A spring visit to local villages in Lingchuan, Guilin: Part I
2012-02-24Life in Guilin
The bothersome freezing winter in Guilin passed finally and here is now the season of spring rains. In spite of the unpleasant weather, the weekend trip of our team still went on schedule at Saturday last week. A 40 minutes drive by bus in the morning brought from the square of Guilin International Conference and Exhibition Center to the gate of Guilin University of Electronic Technology (GUET), from which our hiking to countryside of Lingchuan County normally started. Our scheduled hiking route is: Xi'an Village (西岸村) – Dong'an Village (东岸村) – upper Wuma Village (上午马村) – lower Wuma Village (下五马村) – Wumaling Ancient Path – Nanji Village – Xiong Village – back to Guilin by bus.
(Photo: It is common to see vegetable gardens in front or behind houses. The Vegetables are usually for both self-sufficiency and sale.)
Located at the northern suburb of Guilin, the first two villages we visited are under the jurisdiction of Lingchuan County, with a long history of more than one thousand years. The two is separated by the Hua River, hence the name: Xi'an Village (the village on the western bank of the river), Dong'an Village (the village on the eastern bank of the river). According to the County Annals of Lingchuan, Xi'an Vilalge was once a place famous for being hometown of five successful candidates in the highest imperial examinations between 1133 and 1275.
(Photo: The bridge connecting Xi'an and Dong'an are made from several boulder strips. The Hua River is crystal and this place would be much more beautiful when new buds appear on the trees on the banks.)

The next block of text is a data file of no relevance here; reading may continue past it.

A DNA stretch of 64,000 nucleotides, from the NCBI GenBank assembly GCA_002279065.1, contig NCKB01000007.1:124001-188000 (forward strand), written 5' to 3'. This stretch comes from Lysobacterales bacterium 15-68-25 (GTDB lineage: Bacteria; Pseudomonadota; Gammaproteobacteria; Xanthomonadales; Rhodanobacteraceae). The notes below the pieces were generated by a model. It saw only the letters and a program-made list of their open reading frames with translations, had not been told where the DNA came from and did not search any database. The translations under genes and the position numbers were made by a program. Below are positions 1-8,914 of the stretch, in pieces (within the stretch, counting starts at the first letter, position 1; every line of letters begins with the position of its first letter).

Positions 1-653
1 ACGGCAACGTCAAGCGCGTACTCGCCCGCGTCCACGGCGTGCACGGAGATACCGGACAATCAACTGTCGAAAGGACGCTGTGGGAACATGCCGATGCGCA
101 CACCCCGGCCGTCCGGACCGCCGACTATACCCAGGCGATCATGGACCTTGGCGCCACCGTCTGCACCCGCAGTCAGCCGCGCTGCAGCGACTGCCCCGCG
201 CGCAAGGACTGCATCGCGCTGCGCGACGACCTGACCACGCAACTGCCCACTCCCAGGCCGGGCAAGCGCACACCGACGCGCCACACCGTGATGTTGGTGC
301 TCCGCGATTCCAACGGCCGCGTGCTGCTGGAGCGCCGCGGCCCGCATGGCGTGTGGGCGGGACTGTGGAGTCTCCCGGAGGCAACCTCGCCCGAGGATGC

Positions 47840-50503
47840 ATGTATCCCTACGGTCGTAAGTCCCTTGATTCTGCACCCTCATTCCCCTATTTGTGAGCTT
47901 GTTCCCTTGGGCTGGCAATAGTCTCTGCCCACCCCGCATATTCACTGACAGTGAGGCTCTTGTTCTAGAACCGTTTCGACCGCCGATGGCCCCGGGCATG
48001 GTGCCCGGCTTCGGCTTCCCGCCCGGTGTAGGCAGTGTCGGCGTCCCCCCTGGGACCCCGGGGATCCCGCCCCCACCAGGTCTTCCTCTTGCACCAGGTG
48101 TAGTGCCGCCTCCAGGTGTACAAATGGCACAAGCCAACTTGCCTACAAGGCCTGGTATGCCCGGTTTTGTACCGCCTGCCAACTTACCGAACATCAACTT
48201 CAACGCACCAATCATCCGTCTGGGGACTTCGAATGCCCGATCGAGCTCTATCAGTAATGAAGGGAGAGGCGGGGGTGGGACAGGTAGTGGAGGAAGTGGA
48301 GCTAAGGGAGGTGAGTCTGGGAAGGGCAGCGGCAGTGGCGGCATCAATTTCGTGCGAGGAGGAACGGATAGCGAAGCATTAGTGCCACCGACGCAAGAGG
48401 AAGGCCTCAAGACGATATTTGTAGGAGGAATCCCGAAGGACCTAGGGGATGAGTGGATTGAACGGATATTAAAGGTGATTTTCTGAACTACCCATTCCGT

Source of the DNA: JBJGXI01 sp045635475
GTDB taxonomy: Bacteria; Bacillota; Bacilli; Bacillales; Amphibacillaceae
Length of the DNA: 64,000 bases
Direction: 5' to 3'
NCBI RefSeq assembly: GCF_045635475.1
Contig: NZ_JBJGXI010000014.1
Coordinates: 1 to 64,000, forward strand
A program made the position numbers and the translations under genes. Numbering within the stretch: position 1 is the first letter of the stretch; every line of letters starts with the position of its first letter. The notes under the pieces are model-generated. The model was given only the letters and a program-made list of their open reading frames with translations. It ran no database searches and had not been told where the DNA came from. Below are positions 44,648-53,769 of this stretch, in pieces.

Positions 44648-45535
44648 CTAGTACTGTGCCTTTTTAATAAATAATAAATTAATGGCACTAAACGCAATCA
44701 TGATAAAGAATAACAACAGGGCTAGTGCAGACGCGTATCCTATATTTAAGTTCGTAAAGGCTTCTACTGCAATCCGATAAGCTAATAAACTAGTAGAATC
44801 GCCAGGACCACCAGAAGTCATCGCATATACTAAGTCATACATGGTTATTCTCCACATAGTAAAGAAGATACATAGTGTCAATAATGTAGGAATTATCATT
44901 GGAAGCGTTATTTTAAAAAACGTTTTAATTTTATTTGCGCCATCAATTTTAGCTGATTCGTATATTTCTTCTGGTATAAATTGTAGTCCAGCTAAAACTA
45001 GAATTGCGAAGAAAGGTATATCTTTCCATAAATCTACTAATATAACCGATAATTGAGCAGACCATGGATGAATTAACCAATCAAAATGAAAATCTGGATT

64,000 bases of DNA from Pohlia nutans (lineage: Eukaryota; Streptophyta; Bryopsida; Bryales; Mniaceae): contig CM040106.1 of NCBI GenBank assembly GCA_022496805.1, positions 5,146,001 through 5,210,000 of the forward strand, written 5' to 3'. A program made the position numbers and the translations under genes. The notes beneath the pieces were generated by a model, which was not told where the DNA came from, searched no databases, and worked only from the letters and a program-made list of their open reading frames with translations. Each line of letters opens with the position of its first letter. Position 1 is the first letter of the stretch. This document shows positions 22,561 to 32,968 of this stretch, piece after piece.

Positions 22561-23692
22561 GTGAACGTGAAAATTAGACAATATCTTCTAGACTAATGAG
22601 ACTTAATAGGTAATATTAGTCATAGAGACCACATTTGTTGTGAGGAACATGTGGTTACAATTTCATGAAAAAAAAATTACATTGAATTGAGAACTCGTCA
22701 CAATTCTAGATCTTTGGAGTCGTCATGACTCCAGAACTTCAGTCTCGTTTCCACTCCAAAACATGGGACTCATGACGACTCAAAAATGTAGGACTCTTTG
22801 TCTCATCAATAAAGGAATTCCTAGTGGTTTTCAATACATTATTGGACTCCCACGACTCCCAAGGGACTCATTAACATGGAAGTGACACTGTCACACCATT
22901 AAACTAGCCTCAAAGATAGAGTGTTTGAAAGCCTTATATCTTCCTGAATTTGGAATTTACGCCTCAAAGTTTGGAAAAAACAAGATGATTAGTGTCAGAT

Today at the villages there still exist many traditional earthen houses, which are really old but in a sensible overall arrangement. When it rains, water flows along the drainage ditch in front of the houses and inflows the river. Surprisingly, the local were very friendly and said hello to us before we did it, which made us think about it again that why people living in cities seldom say a word to each other, even if they live next door. Although the university has set up its new campus nearby in recent years and the traffic condition has been improved, most of the local still continue the simple ancestral farming life.
(Photo: Local traditional earthen houses)
Our hiking continued and it took approximately half an hour to walk on the rugged mountain paths from Dong'an Village to Upper Wuma Village. When walking through the village, we saw some villagers constructing new a house, on the ground where their old house stood. On the wall of another collapsed house, an old portrait of Chairman Mao is still preserved there. The village's neighbor Lower Wuma Village is some ten minutes' walk away. At the entrance of it there is a big camphor tree, which is said to have been several hundred years old. Due to its similar appearance to Upper Wuma Village, we did not have a deeper exploration of this village and left for the Wumaling Ancient Path directly.
(Photo: Wumaling Ancient Path)
Wumaling Ancient Path is in fact the southern section of the ancient Xiang-Gui (short for "Hunan-Guangxi") Commercial Path. Far away from the national political and economic center in ancient China, Guangxi's waterway was once blocked because of the damage of Lingqu Canal. Due to this reason a commercial path starting from the upper stream of Xiang River in Hunan Province was developed stretching through Quanzhou, Xing'an and Lingchuan of Guilin. This path used to be prosperous for more than 500 years and has been over 1000 years to this day. Daxu, a famous ancient town of Guilin, is one of the towns benefiting from this ancient path during the time.
(Photos: 1. Red door-gods and couplets are pasted on the wooden door of a local house. 2. There is a dragon and a female carved on a brick. 3. This is not a vat neither a flowerpot but the mouth of a well, from which people got water by a hanging barrel in the past and now by a mini water pump. 4. A family of three cattle is on their way to look for pasture and will go back to their home on their own at dusk. How to tell if the family stays with a herd of friends? Don’t worry, the bells made of bamboo hanging on their necks proclaim well who they are.)
This is only a half of the trip, but there had been too many simple, unsophisticated but fresh things for our eyes to deal with. The drizzle was still falling, and so was our march.
--- Lu Yaoyun (VisitOurChina)